Travis Black (Liam Neeson) is a government FBI agent who works off the book and keeps his work under the radar. He’s the man you call when fellow FBI agents fall off the rails or require a desperate rescue. Travis also lives alone, but he desires to reconnect with his loved ones: his only daughter, and his young granddaughter. With hopes of putting his family first, Travis is also considering walking away from his current job and into retirement.
But when Travis receives a new assignment from the head of the FBI and his long-time friend Gabriel (Aidan Quinn), Travis becomes highly suspicious about the organisation he has served a long time. He’s tasked to bring in a young, rebellious FBI agent named Dusty (Taylor John Smith). Travis soon discovers there’s more to the FBI when Dusty claims to have new intel that he will only share with a leading journalist named Mira (Emmy Raver-Lampman) and refuses to trust Travis. Can Travis contain the problem before it gets out of control, and will he find the truth about the organisation he has served faithfully?
It’s no secret that actor Liam Neeson has delivered many action titles of late, most of them generally mindless popcorn entertainment. In many cases, the actor delivers a good time for audiences seeking an escape. The question is, does Blacklight continue to tick the right boxes on an entertainment level, or should the actor finally move on from doing action films? Sadly, it’s not good news when it comes to these questions.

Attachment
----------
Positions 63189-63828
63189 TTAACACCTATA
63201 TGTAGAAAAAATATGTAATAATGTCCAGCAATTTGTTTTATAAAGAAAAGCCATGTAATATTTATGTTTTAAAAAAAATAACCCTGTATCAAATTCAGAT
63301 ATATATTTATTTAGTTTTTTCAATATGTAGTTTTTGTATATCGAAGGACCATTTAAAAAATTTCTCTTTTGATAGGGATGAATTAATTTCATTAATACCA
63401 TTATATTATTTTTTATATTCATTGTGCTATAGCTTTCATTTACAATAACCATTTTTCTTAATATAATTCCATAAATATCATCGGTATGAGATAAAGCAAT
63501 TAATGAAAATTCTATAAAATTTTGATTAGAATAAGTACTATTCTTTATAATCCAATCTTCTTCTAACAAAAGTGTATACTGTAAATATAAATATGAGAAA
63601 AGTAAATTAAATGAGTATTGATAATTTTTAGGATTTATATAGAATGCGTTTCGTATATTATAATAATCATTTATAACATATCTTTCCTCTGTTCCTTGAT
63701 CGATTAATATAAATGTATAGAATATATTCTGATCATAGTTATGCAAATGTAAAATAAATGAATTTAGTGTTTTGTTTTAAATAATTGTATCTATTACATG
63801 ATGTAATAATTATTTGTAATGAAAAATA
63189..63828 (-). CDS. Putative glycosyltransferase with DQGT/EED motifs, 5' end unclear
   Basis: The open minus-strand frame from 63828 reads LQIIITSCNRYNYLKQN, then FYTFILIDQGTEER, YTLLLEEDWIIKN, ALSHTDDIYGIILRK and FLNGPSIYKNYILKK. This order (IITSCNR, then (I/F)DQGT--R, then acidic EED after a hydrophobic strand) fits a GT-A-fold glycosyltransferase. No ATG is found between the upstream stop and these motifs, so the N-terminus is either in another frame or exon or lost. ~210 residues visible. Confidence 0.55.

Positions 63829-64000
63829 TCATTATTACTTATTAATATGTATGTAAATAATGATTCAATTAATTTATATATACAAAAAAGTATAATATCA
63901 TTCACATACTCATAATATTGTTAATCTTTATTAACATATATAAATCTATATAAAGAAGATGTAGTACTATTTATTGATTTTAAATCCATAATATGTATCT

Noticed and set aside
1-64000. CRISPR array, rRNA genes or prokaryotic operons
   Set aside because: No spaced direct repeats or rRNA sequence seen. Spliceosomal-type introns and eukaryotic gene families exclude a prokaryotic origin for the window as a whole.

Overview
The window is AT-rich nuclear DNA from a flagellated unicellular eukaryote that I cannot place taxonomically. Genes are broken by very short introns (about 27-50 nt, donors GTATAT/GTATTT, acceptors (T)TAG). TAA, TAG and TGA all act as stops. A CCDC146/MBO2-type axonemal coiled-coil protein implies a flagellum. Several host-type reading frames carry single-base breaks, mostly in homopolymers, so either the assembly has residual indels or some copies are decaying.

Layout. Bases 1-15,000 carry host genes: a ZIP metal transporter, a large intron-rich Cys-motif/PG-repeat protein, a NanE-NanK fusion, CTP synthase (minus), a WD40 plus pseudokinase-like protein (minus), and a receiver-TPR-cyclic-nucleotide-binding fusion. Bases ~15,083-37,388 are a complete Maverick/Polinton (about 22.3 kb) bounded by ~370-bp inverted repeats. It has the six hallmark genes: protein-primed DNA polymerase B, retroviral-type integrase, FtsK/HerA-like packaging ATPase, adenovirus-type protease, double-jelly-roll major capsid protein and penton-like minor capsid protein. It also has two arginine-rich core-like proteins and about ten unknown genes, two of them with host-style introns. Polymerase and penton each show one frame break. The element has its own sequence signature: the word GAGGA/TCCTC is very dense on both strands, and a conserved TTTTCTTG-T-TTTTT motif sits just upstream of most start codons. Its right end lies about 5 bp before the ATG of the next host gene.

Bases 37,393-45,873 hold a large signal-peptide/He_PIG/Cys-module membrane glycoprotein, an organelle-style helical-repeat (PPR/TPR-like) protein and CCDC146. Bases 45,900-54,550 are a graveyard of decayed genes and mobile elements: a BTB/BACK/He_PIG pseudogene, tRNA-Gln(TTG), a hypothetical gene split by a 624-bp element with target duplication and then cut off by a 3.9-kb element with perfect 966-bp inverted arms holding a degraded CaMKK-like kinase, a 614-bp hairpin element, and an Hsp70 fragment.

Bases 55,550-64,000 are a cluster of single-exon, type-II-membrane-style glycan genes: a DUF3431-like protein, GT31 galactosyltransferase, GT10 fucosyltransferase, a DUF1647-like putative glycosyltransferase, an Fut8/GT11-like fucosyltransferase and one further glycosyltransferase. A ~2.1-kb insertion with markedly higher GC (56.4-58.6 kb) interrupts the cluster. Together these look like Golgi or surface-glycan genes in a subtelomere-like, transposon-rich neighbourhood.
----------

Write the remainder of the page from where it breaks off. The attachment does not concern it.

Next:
Blacklight attempts to be a thriller and an action film. Granted, moments of action are here, but it’s either brief, impossible to watch visually, or the outcome of the action is highly predictable. Travis, as a character, isn’t overly likeable. He makes various claims about putting his family first but continually gets distracted by other tasks and submits to his job far too easily. Some aspects of his character never really develop throughout the film, nor does he learn from his mistakes. He also makes major errors with his family and even his job, which is baffling and annoying to watch.
The dialogue in Blacklight is questionable, especially from the character Gabriel, who plays Travis’s boss and close friend. He spits lines that sound rather corny and unfitting, and at times, the character will even describe something that honestly makes no quotable sense, even though I’m sure it sounded cool on paper (aka the script). Editing is another topic. A strange glitch effect is used during certain scenes, which I suggest is to symbolise a condition that the lead character deals with each day. Still, these types of edits became annoying and highly distracting. Those who adore watching Liam Neeson will be surprised to find other side characters here take up a good portion of screen-time. These scenes with the side characters lack any excitement or real entertainment value.
Overall, I’m normally all for watching a fun popcorn flick starring Liam Neeson, who usually delivers a fun time on the big screen. But Blacklight is a huge letdown for many reasons, and it’s easily one of my least favourite action films from the actor himself. Sure, there are a few moments of action here, but it’s all brief and filled with predictable outcomes. This is a disappointing feature with unfitting dialogue, unlikeable characters (including the leads), and a plot that carries obvious outcomes.